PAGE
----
When Paul Barr was 16 years old, a priest asked him to the rectory of the Sacred Heart church in Niagara Falls, New York. Barr remembers that the priest handed him a beer, suggested that he lie down, and then touched his groin.
Four decades later, Barr learned that his story was worth $45,000.
In January, Barr got the offer from the Catholic Diocese of Buffalo, as he sat at his desk at his law firm a few blocks from the Canadian border. Barr was prepared for disappointment; he was accustomed to the Catholic Church letting him down. But he still felt betrayed by the offer.
“I was just full of resentment. But I don’t want to let that resentment eat me alive,” the 54-year-old personal injury attorney said. So, after the call, he got back to work.
Barr said he didn’t really care about being compensated for the alleged abuse. Instead, he wanted answers, accountability, maybe an apology. The alleged assault had followed him throughout his life. In high school, Barr got into trouble and struggled to graduate. Later, while working as a firefighter, he worried that the others would leave him behind in a burning building.
“It taught me not to trust,” he said. “I couldn’t look up to anybody. I always expected that I could be taken advantage of. If the priest could do that, after using his position and powerfully manipulating me, then anybody could.”
He couldn’t shake that feeling. Then, in 2018, Barr heard that the Buffalo diocese was launching a new program to compensate survivors of clergy sex abuse, one of several similar initiatives that dioceses across New York have turned to as their legal problems grew.
For survivors, many of whom have spent decades coping with trauma, the programs are a way to finally be acknowledged by the Church that wronged them. The claims are not subject to statute of limitations laws — which prevent many survivors from suing. The programs do not require the kind of evidence needed in a courtroom, and are overseen by independent administrators hired by the diocese. The administrators decide how much money, if any, a survivor should receive as compensation.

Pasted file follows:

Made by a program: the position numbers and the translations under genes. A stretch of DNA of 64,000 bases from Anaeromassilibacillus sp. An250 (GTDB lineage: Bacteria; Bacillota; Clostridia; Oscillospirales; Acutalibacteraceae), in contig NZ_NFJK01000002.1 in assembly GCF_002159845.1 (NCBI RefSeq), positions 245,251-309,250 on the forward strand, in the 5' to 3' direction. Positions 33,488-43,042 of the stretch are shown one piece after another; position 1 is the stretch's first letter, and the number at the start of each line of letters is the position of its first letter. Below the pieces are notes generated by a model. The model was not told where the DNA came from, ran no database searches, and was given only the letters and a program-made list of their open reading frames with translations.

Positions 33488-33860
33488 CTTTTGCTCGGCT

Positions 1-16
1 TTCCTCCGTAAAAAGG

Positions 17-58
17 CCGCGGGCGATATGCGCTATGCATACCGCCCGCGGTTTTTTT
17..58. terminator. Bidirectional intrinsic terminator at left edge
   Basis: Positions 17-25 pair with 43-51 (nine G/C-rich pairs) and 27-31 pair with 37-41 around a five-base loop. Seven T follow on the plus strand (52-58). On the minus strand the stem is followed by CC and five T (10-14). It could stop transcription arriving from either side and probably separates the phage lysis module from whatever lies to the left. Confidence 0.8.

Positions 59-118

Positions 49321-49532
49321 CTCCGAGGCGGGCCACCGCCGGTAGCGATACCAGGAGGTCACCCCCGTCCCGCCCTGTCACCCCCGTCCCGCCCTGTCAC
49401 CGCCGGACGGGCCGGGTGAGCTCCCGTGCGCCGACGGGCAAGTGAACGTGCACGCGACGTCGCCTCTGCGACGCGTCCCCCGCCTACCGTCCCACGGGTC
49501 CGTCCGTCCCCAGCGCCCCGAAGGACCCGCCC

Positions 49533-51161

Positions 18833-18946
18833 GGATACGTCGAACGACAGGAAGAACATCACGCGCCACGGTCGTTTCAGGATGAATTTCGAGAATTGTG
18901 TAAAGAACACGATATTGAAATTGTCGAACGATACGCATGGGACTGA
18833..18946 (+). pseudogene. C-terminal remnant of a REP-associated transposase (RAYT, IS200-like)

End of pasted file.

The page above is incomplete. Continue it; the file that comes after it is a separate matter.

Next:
But the programs amount to a kind of private justice: At a time when states are considering rewriting statute of limitations laws, sexual assault survivors must sign away their right to ever sue the Church. There is generally no requirement that the Church admit guilt and there’s no guarantee that evidence of sexual abuse will ever be made public, or that anyone in the Church will be held accountable after the settlements.
Paul Barr in his Niagara Falls office. (Photo by Joe Hill)
The compensation programs are now spreading outside New York, at a time that’s convenient for the Church. As the reckoning of both #MeToo and clergy abuse scandals widen, the prospect of opening up statute of limitations laws could be financially catastrophic for the Church and further expose the scope of the clergy sex abuse crisis.
“They are trying to siphon off survivors who might otherwise be eager for statute of limitations reform and might actually file claims,” said Terry McKiernan, the co-director of the watchdog group Bishop Accountability.